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Can I Get a Little Help Here?

You need experience to hit up investors, but no one said it had to be your own.

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This story appears in the November 2001 issue of Entrepreneur. Subscribe »

David Macrae is a serial entrepreneur. After successfully growing three technology companies, he's at it again with Atlanta-based Bulletin.net. With this new company, Macrae hopes to capitalize on the need for expanded services from wireless carriers. Bulletin.net's software products enable a range of wireless devices to provide users with messaging, wireless applications, e-mail and wireless Internet access, and help integrate future technologies as they emerge. "The large telecoms are not equipped to develop and deploy these services to mobile professionals," says Macrae. "But a nimble company such as ours can." Like McDonald's, Macrae sees billions and billions to be served.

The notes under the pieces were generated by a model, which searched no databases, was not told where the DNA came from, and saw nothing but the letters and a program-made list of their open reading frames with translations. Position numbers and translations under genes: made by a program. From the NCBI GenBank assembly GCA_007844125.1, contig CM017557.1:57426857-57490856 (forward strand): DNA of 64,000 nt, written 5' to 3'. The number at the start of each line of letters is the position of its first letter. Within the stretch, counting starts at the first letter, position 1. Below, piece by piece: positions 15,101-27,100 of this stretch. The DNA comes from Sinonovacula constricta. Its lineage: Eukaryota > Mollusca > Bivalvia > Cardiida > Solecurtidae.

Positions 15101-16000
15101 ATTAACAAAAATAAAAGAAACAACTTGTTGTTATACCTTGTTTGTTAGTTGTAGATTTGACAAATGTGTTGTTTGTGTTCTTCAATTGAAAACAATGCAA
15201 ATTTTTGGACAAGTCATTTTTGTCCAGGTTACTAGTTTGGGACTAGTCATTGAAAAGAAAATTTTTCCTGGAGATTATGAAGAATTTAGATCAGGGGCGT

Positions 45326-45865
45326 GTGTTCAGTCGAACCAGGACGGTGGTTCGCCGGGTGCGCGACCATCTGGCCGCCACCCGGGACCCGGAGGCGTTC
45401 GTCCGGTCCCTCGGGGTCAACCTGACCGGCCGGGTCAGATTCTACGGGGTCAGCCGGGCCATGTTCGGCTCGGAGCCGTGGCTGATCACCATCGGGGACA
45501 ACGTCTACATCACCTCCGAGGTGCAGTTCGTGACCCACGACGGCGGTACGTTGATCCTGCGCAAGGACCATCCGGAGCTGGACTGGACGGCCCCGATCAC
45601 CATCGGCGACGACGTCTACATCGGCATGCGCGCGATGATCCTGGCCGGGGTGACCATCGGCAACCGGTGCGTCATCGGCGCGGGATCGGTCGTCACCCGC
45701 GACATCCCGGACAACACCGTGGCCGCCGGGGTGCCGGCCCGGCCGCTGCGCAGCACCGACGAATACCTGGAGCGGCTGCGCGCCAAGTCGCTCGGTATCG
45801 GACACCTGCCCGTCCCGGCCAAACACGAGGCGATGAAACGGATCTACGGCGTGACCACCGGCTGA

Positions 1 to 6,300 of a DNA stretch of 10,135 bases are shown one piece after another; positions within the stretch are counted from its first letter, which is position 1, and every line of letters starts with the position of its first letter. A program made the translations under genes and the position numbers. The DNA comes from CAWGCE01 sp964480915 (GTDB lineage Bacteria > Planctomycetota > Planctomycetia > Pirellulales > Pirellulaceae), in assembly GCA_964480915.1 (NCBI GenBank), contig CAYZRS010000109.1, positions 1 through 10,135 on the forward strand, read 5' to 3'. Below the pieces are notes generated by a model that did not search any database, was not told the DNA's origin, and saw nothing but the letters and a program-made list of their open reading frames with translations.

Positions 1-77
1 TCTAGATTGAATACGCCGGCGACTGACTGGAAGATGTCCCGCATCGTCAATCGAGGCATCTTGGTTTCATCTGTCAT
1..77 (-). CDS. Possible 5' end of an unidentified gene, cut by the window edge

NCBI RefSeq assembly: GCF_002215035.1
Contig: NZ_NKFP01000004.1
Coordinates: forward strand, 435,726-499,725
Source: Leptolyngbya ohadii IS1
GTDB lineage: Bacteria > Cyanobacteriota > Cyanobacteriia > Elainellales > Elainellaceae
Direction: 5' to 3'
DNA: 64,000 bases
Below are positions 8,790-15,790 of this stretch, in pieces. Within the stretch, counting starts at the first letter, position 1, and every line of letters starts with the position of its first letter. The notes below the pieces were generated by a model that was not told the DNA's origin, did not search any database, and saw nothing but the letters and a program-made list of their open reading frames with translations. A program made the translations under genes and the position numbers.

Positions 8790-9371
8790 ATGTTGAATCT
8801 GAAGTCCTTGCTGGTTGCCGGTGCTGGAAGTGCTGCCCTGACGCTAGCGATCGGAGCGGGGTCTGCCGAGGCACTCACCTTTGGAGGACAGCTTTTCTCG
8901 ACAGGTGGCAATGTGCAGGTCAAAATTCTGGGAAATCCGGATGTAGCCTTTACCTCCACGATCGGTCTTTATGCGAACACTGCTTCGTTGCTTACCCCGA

But, as Macrae is the first to admit, "No matter how many times you start a business, you almost always get to a point where it needs an infusion of equity capital from outside investors." That also means you'll have to face one of the greatest entrepreneurial quandaries: Should I try to raise the money myself, or should I hire a consultant to help me find the capital my business needs?

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